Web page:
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An intranet is an internal, secured business environment, which uses HTML and TCIP protocols like the Internet, but operates on a LAN (local area network). If the LAN provides access to the Internet, the intranet resides behind a firewall, with no gateway to, or from the Internet. Note that if a gateway exists, it is not an intranet, but an extranet.
An intranet incorporates a working, interactive, custom environment to serve the business model, with familiar Internet-like functionality and navigation. It can be as basic or comprehensive as need dictates. Some general examples of intranet information or processes include:
Human Resources: From employee training materials to the employee handbook, an intranet can offer quick, easy access to key publications and processes for employees. It can help employees track and manage their benefits, including their 401(k) for example. Job application status and processing as well as employee directories may also be accessible via an a company's intranet. General company communications like newsletters and employee newsgroups or chat boards may also be provided internally.
Sales Department: One of the most productive uses of an intranet is interactive multimedia training. Sales reports, forecasts and goals, marketing strategies and geographic saturation are all tools that can be kept available at the click of a mouse. Profiles of potential new markets or clients, and information on potential competing markets can also be helpful to sales staff in designing better sales models.
Accounting Department: Requisition requests on an intranet will save time, resources and money. Pages within it can be password protected to limit employee access, or administratively controlled. Payroll, receivables/payables, and budget reports are all processes that can reside on there.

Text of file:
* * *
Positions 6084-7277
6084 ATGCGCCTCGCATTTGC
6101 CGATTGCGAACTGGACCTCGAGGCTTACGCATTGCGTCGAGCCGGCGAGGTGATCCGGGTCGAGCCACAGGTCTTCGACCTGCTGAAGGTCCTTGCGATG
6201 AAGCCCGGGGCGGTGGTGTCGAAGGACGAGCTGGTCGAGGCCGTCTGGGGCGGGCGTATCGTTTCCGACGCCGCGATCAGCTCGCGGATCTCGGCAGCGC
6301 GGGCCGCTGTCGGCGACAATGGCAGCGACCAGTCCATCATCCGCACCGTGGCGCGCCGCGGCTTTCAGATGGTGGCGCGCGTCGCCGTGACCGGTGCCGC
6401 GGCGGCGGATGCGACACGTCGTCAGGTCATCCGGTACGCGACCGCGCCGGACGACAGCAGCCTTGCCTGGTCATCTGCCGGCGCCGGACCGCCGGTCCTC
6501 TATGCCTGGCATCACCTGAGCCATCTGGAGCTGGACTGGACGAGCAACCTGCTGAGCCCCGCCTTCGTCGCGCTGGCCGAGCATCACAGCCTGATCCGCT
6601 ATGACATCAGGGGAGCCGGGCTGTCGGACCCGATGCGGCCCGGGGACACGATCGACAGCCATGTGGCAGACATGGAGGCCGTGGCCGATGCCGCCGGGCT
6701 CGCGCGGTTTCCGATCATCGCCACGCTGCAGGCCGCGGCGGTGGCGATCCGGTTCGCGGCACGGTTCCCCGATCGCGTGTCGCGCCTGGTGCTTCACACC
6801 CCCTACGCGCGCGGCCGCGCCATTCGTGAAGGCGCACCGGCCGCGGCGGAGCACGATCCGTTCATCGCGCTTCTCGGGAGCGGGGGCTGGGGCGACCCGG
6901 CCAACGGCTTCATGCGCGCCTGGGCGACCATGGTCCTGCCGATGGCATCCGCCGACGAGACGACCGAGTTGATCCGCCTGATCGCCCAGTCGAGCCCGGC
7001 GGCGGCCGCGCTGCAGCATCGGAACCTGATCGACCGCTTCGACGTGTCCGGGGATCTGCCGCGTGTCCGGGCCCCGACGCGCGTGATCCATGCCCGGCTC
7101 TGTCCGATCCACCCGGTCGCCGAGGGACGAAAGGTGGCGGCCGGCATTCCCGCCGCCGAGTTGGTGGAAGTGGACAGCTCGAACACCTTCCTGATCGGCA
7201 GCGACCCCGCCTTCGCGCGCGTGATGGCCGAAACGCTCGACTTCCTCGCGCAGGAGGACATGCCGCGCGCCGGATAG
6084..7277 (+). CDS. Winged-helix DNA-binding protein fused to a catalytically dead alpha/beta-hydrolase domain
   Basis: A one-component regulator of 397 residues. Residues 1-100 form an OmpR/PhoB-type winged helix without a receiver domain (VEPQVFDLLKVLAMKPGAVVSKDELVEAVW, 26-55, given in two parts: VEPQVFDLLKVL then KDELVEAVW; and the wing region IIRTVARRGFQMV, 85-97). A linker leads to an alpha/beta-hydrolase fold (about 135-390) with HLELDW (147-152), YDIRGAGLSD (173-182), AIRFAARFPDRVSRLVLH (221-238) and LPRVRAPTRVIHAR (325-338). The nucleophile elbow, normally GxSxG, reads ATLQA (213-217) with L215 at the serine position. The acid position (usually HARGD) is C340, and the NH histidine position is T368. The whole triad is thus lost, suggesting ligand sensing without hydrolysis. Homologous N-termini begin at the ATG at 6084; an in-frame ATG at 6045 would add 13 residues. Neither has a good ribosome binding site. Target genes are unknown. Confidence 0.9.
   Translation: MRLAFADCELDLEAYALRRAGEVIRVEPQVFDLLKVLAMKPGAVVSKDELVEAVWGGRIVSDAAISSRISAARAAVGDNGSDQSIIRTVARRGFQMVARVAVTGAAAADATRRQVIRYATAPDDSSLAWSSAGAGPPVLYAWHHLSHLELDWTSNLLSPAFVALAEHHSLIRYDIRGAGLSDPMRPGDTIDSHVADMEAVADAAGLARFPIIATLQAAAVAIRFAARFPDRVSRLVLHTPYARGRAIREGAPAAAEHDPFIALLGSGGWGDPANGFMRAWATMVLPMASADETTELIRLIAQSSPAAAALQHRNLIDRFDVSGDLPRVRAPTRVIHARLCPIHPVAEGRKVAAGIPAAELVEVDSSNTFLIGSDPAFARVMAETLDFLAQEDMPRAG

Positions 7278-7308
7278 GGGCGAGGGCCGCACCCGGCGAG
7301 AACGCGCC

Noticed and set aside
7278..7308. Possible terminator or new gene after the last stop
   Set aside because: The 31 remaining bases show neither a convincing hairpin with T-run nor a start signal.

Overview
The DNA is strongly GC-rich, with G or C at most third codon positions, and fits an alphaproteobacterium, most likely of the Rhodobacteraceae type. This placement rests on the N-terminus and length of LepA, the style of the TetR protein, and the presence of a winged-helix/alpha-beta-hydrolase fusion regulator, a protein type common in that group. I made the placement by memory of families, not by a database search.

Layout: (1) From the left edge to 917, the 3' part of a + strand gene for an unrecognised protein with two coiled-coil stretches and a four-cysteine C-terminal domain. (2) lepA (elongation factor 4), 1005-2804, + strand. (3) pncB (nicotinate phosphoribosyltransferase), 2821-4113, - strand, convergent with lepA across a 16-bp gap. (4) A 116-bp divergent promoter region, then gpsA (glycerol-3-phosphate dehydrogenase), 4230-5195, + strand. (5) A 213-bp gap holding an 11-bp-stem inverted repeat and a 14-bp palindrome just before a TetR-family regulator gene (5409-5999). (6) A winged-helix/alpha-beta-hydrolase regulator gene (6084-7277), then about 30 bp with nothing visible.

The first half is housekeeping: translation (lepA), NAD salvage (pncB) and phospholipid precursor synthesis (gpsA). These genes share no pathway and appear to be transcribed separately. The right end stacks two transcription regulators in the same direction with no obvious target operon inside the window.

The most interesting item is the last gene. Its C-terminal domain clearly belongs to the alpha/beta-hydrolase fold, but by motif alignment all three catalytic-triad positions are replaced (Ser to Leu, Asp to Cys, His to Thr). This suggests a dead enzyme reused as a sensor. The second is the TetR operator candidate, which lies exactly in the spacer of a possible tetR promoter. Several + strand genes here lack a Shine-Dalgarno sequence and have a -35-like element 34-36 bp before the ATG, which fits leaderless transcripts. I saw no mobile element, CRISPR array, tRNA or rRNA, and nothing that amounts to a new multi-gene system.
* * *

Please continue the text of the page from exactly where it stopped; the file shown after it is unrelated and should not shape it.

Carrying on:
Information Systems: Data warehousing access, departmental software development applications, and network support can be invaluable uses of an intranet. Support, in the form of FAQs and interactive tutorials for virtually any purpose or department, can be stored there, allowing employees to teach themselves, minimizing training investment. Security information and technical resources are also common uses of an intranet.
Executive Branch: Bottom line information like quarterly profit/loss reports, stock market analysis, tax and legal information, and merger or partnership information can all be neatly provided in this environment. Meeting minutes, appointment calendars and key profiles (employees, companies or clients) can also reside here.
An intranet provides access to information quickly and easily in a familiar environment, while keeping this information securely off the public Internet. It also facilitates interdepartmental cooperation and saves hard and soft resources.
If you're considering an intranet, consultants specializing in site development can help you take the next step and advise you of the potential benefits and costs involved for your specific business.
@Yossarian – I don't think most schools rely predominantly on intranets. I know that my own college did, but it was heavily supplemented by information sharing programs accessed via the internet.
Like the article says, businesses frequently employ an intranet for numerous purposes revolving around the secure accessing and transmission of information. What it didn't mention was that some schools have begun adopting such systems.
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